all roads lead to rome

Ah, Roma.

But first we had to get there.  Luggage in tow, we disembarked the cruise ship, ready to explore my favorite city in the world.  The horrors of hauling our massive suitcases on and off trains still fresh in my mind, and two additional (and full) pieces of luggage in tow, I was determined to take a taxi into the city, even if my husband considered it a giant waste of 100 euro.  Perhaps it was sheer luck or perhaps Joey deliberately found the most repulsive taxi on the planet, but suddenly our luggage was loaded into a dirty, rusty, at least twenty-five year-old Fiat and Jabba the Hutt was behind the wheel.

This massive, wheezing blob of a man grunted and lit a cigarette.  I'm not sure what came over me, but I was already disgusted and unwilling to smell like an ashtray for the rest of the day, so I totally fibbed and said "Signore" and patted my belly as if I was pregnant.  He threw that cigarette out so fast I almost felt bad about my little white lie, but I figured it prevented him from his imminent heart attack at least for the rest of our drive.

Soon we were in Trastevere, where we checked into our hotel.  We spent the next three days exploring the parts of the city we hadn't seen the first time, including Trastevere and the Vatican, as well as re-visiting some of our favorites, including the Roman Forum and Trevi Fountain.  The last night of R&R we went back to the Cafe de Paris on Via Veneto, one of the first restaurants where we'd celebrated our honeymoon.  The pianist was just as talented and the meal just as romantic; it was a fitting end to an incredible journey with my best friend.
Click here for all of my Roman pictures.

the amalfi coast

Our cruise ship docked next in Salerno, Italy.  Initially we'd planned to take a ferry to Capri, but when we learned the ferry would take an hour and a half each way, my propensity to sea-sickness overruled our initial plans in favor of a closer destination: Amalfi.

Amalfi Cathedral
One cappuccino and one espresso later, we toured the grand cathedral, its cloister and chapel.   We drifted through the scenic sea-side town, stopping first for a Caprese salad and later for fresh lemon cream cake that tasted just like our wedding cake.

As we still had plenty of time before we had to meet the boat, we decided to take another ferry a little farther, to the even lovelier Positano.  We continued our gustation tour of the Amalfi Coast with some incredible pizza and lemon granita; in the meantime I found an incredible pair of handmade, hot-pink, Italian leather loafers.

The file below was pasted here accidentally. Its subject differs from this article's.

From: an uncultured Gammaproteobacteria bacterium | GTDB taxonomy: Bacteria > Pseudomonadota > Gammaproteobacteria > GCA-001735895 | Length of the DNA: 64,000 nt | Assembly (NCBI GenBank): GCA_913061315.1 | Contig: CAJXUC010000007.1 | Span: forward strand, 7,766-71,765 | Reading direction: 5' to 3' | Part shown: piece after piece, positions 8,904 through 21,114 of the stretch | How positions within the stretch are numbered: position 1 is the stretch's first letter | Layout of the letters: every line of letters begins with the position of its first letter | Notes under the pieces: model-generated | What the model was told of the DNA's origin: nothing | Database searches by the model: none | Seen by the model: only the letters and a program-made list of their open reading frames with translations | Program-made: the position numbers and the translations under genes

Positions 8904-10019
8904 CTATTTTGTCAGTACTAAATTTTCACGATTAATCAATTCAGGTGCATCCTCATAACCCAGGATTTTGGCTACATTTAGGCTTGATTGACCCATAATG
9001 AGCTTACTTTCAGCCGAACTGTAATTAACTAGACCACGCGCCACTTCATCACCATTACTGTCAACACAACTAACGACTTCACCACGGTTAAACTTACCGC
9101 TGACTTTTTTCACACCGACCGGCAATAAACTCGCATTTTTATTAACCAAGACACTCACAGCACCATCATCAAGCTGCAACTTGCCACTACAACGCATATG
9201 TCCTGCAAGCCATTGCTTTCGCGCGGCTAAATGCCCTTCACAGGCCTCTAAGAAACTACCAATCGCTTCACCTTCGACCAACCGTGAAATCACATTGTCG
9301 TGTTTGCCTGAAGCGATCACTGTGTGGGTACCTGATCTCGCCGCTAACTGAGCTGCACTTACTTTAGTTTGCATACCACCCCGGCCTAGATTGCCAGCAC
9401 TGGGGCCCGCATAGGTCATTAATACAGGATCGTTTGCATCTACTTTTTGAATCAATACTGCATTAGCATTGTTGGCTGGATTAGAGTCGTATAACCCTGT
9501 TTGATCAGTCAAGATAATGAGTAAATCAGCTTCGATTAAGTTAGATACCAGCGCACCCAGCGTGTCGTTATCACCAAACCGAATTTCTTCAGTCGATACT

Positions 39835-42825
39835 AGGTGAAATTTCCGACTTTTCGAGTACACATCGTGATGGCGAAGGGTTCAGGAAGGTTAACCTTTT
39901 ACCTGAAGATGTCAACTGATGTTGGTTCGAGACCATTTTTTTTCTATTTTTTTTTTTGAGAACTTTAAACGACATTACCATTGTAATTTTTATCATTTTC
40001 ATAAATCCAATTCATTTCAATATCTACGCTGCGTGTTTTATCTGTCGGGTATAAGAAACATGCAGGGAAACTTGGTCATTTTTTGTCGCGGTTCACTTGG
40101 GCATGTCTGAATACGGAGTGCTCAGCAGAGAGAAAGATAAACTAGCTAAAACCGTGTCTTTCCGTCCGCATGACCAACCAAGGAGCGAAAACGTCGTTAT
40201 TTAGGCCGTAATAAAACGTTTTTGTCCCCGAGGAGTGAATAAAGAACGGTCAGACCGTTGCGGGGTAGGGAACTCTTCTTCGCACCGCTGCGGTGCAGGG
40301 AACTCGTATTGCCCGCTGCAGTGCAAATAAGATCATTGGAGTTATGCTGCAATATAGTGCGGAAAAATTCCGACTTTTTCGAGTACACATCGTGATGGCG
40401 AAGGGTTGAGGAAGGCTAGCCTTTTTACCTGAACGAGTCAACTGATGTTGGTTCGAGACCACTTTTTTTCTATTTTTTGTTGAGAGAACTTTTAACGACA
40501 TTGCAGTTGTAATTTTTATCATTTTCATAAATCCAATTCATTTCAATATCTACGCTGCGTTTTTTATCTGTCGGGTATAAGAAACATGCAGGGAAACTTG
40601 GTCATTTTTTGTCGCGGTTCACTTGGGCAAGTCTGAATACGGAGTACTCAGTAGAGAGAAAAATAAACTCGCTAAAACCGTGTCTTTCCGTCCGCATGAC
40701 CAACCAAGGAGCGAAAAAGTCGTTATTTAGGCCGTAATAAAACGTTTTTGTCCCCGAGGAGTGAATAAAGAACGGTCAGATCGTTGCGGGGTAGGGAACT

In Positano
The ferry back to Salerno was completely miserable.  Dark clouds had rolled in, bringing with them bumpy waves on which we were stuffed like sardines.  I spent the entire hour with my head between my legs, praying I didn't have to take my pretty new shoes out of the yellow shopping bag to vomit.  But I made it to Salerno with all the food I'd eaten still gurgling in my belly.  We embarked on the cruise ship for the last time, headed to Rome for the final leg of our R&R.

As always, click here for the rest of my pictures from the Amalfi Coast.


After Kusadasi, we returned to the Greek Isles for a stop in Mykonos.  I really wanted to go to the island of Delos to see the Temple of Apollo; Joey graciously acquiesced even though all he wanted to do was lay on the beach.

We bought round-trip tickets for the ferry through the deep sapphire waters to the island.  Once on Delos, we waited in line to buy a ticket to enter the archaeological site, only to discover that credit cards were not accepted and the only cash we had was not enough to buy tickets.  Luckily, the elderly man operating the ticket booth was kind enough to accept our eight euros as payment enough.  His wasn't the only instance of kindness that day; after an hour under the hot sun on the remote island, we ducked into the cafe, hoping it would accept credit cards and we could buy a drink.  The cafe didn't take cards either, but the young man behind the cash register handed us a free glass of fresh-squeezed orange juice anyway.  I have to admit, I didn't find the "piles of rocks," as Joey calls them, nearly as impressive as the islanders' generosity.

Hungry and hot, we boarded the ferry back to Mykonos for lunch.  We spent the rest of the day zigzagging through the white-washed town, and Joey even managed to find time for a swim.
Click here for all of my pictures from Mykonos


Next stop on our cruise: Kusadasi, Turkey.  Pronounced "coosh-A-dah-see," this port was another hour away from the main attraction: Ephesus.  We left the port in search of a taxi to take us to the gorgeous set of Greek ruins.  After haggling with a few drivers, we got in a car for the beautiful drive away from the waters of the Aegean and into the hills of Asia Minor.

The driver dropped us off at the entrance of the ancient city; we agreed to meet him in two hours at the exit.  From there we began our walk along the same roads that St. Paul and St. John walked two thousand years ago.  I always find it amazing what kind of perspective travel adds to a history lesson; I wish that my catechism teachers had mentioned that the Ephesians in the Bible were real people and that Ephesus is an actual place, not just some abstract, hard-to-pronounce mystical city.